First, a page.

If you are a practitioner of hatha yoga, chances are you have experienced muscle soreness and pain. If you haven’t, then I guess you’re just awesome. We’ve all at one time or another had that fantastic practice. You know, the one where you successfully jumped back for the first time, or that one time you got your hands to the floor in pasarita c. And lets not forget the time you got into kapotasana andstayed there. For me these “a-ha” practices are rare.
But when they do happen I can count on two things:
1. I’m on cloud nine the rest of the day
2. The next day’s practice and usually the one after that completely suck.
The soreness from those practices, from accessing new areas of the body, is both welcomed and hated, but also expected. It’s all part of the package. Just like your body was telling you to “go farther, dig deeper, you can do it” in your good feeling practice, it will also tell you to “back off, leave me alone, don’t you dare f@%&ing put your leg there” during the not-so-good feeling practice. Your body uses soreness and pain to talk to you and protect you- it’s a good thing! Many other bloggers, writers and teachers have written articles about pain and yoga. My favorite being “The Puzzle of Pain” by my own teacher, David Garrigues. I’m not really here to further the yoga and pain discussion. Let’s just say that it exists and it’s our job to listen to our body’s pain signals. What I’m interested in is what if you ignore them, or worse yet mask them.
As a pharmacist, my ears perk up when I hear anything drug or health care related. I’ve been surprised how much action my ears have been getting both in the Mysore room and in other yoga classes. As it turns out, drinking coffee before practice has taken a back seat to taking or applying anti-inflammatories before (and after) practice.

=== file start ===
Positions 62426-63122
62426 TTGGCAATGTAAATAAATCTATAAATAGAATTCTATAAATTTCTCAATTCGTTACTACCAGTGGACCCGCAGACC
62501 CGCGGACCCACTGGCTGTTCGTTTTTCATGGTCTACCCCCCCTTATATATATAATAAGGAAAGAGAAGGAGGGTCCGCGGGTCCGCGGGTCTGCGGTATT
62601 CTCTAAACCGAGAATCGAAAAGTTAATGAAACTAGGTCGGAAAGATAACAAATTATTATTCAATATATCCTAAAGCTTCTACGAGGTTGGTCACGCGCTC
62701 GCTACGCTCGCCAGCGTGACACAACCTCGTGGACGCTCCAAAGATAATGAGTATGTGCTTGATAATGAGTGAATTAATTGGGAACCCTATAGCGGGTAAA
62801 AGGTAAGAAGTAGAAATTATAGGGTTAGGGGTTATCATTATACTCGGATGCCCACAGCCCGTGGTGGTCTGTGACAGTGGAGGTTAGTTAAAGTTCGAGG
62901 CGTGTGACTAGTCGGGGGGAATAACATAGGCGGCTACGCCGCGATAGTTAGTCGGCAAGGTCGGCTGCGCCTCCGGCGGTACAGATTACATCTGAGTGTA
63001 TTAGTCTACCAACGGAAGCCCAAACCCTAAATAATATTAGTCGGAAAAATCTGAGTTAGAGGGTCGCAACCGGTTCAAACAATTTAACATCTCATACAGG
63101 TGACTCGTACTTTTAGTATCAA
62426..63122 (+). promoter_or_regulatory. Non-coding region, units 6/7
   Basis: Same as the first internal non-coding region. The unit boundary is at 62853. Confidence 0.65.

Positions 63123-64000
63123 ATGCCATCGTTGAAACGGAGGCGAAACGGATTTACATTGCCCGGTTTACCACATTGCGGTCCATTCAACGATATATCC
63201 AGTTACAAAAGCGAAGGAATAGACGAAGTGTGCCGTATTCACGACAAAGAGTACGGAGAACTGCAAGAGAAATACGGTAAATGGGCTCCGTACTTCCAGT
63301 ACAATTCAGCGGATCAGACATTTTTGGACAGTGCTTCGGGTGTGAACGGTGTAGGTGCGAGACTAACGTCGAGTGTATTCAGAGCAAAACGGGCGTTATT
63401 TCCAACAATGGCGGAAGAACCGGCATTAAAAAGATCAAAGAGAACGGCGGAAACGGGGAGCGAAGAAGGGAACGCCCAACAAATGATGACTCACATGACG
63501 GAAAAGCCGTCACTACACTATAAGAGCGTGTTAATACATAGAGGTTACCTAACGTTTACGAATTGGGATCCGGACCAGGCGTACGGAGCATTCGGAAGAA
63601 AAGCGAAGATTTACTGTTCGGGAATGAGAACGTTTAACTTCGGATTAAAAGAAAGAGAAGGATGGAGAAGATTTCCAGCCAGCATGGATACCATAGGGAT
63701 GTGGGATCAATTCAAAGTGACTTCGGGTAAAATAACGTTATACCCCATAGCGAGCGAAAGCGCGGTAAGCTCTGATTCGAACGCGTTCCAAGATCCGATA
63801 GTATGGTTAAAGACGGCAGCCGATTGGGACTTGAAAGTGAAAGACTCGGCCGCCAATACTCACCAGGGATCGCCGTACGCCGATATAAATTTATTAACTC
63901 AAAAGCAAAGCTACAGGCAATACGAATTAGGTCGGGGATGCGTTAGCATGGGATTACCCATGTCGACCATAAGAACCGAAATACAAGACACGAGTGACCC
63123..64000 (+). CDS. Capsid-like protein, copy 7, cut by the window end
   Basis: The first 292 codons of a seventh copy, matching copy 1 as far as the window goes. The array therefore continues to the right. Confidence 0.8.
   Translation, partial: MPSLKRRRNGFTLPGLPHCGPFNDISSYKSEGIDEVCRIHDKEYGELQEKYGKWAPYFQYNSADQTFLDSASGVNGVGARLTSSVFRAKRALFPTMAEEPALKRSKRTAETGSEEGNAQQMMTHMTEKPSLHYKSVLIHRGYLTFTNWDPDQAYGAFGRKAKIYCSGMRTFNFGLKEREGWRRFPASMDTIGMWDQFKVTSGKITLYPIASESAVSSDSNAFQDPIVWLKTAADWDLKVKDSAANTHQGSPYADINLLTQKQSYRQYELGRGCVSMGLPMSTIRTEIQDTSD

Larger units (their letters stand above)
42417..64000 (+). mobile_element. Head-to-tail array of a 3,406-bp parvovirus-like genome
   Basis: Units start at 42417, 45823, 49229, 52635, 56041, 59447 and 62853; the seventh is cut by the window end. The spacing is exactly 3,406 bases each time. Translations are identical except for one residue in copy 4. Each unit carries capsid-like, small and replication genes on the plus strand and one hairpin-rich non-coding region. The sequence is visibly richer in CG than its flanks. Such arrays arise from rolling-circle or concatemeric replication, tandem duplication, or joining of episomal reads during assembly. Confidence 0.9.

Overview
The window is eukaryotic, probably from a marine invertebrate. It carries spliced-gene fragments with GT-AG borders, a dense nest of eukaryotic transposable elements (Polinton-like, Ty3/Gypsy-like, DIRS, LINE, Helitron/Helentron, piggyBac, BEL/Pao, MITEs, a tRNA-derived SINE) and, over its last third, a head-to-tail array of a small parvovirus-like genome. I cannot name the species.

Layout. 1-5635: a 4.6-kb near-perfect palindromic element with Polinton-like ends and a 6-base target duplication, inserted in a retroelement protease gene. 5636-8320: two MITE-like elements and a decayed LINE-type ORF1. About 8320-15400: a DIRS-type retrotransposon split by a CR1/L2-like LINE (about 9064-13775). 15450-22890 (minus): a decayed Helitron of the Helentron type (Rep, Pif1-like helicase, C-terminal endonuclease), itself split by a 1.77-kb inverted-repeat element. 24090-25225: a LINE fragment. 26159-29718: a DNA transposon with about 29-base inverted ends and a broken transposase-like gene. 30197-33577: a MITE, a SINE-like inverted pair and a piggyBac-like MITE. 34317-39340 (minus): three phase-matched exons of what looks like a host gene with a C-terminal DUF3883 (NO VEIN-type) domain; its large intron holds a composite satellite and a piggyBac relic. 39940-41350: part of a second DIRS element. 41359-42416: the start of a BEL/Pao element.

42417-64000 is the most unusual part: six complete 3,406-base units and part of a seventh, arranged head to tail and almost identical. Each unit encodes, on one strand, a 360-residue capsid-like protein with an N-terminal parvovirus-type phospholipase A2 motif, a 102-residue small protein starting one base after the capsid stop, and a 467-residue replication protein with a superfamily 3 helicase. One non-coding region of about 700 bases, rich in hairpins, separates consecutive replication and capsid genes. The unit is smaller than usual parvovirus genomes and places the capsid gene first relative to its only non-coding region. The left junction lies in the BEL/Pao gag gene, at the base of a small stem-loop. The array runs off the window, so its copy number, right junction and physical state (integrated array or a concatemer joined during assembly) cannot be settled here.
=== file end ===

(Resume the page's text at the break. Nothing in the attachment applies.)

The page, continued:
Coffee –er– Nsaids No Prana?
There are tons of drugs available in the US market, which can enhance athletic ability and performance. Anabolic steroids increase muscle mass and strength in bodybuilders and cross-fitters. Human growth hormone is another favorite to increase muscle mass. Erythropoietin and albuterol are favorites among cyclists, runners and swimmers to increase endurance and lung capacity. Then there are the beta-blockers to slow the heart rate and hide anxiety, which is a favorite among archers and marksmen. They are actually more common than you think and what is even more disturbing is the number of doctors that will prescribe them for said activities. They each come with their own side effect profile and detriment to the athletes’ short and long-term health.
I never thought I would see a “yoga performance drug,” but I think that Non-Steroidal Anti-Inflammatories (NSAIDS) can now be classified as such. Perhaps it’s because of their non-prescription, easily accessible, non-narcotic status that deems them okay to use by yoga practitioners. Regardless of the reasoning, it’s 99% of the time not a good idea to pop some NSAIDS before a yoga practice.